Following the success of the first Open Harvest event in 2016, the bar had already been set high! And Open Harvest 2017 proved to be even better than the first one. You can read here for more inside details on what exactly happened during the three days of Open Harvest in Crete. 21 different organizations from France, United Kingdom, Italy, the Netherlands, Canada, United States, China, India, Bulgaria, Greece and Brazil were represented in the Open Data workshop.
Participants covered all spectrum of the agri-food ecosystem ranging from data scientists and researchers to policy makers and agronomists and presentations have been provided, among others, by representatives from the French National Agronomic Institute (INRA), the Wageningen University & Research (WUR), the CGIAR, the Chinese Academy of Agricultural Sciences (CAAS), the Indian Statistical Institute, CABI, University of Guelph, and the Global Open Data in Agriculture and Nutrition (GODAN). The outcome of Open Harvest 2017 was that the participants have spoken with one voice through the 2nd Chania Declaration, which was a call to action for all organizations that were present. This declaration is paving the path for addressing grand challenges in the agri-food chain by combining data with technology.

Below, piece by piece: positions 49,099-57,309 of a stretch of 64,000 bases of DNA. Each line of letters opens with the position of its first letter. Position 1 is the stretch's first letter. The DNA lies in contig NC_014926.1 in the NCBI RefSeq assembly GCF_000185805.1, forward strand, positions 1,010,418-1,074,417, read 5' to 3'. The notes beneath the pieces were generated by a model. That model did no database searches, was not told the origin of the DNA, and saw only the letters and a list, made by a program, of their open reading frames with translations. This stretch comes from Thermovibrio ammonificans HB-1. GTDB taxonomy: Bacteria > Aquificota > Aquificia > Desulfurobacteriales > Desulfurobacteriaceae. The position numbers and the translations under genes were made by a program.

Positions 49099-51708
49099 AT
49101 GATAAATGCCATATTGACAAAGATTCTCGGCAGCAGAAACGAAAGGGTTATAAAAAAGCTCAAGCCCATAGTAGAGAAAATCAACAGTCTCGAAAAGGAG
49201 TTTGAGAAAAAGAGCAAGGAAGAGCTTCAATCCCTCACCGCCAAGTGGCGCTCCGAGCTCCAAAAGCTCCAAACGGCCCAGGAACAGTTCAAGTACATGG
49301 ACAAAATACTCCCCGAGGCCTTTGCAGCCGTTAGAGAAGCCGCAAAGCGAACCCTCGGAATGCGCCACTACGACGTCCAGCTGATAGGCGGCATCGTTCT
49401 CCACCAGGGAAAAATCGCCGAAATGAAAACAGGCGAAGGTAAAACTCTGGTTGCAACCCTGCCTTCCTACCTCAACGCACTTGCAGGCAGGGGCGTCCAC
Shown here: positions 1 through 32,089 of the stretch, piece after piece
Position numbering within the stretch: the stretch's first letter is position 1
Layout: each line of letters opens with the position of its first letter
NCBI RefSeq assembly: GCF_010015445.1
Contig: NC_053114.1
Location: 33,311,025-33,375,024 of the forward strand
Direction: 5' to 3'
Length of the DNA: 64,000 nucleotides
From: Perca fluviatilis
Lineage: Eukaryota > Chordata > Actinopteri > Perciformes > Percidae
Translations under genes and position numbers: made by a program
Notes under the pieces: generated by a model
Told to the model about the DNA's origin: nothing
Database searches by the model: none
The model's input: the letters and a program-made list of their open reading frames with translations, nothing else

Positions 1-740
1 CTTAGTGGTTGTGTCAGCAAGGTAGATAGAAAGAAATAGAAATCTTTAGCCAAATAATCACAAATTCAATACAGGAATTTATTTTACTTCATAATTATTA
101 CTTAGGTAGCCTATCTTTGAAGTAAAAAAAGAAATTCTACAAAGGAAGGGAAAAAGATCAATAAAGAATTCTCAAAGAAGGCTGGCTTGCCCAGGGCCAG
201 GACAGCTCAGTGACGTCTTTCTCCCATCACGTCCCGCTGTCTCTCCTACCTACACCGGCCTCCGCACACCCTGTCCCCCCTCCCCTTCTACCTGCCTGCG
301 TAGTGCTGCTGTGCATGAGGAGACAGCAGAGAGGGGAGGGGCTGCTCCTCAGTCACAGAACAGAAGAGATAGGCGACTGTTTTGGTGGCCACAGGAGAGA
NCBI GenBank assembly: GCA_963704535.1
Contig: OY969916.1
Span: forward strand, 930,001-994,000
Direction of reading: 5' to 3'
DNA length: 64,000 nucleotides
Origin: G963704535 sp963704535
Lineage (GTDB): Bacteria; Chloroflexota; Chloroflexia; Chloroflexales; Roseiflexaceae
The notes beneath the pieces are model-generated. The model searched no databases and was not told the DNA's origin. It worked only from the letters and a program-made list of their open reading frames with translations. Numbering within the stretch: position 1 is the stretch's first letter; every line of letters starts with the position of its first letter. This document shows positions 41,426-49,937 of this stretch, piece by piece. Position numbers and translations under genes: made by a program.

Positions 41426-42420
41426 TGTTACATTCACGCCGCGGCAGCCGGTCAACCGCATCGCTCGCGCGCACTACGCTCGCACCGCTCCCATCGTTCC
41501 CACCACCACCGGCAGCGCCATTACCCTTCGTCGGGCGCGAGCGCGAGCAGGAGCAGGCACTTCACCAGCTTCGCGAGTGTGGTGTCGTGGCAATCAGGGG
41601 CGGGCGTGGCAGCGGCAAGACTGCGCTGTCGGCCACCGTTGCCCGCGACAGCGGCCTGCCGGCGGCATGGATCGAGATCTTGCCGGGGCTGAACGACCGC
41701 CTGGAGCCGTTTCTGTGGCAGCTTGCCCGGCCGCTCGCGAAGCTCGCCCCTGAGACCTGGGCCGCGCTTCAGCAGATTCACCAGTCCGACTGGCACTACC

Having all these people from all around the world, gathered together and reflecting on the opportunity of data and technology to support research and innovation in the agri-food chain, that was the perfect opportunity to present the 2nd cycle our use case pilot demonstrator, namely “VITIS”, that is being developed by Agroknow with support from the BigDataEurope Horizon 2020 project.
The most important thing was to help participants understand what are the problems encountered by vine growers in the field and how these problems can be addressed through research and applications, like our use case pilot demonstrator, and how it applies in real life. This time, during the hands-on-visit to a traditional vineyard, participants were asked to use their mobile phones and scan the barcodes found on selected vines in the vineyard and see in real time how all the related information on grapevine varieties can be seen directly in front of them and all this from a data spectrum that is so heterogeneous and big that combines information from satellite, weather, genomics, phenotypic descriptions, as well as images. Typical data collection, management, processing and visualization are challenges that still exist, and valuable feedback was collected through discussions on the pilot from different perspectives, depending on each participant’s background.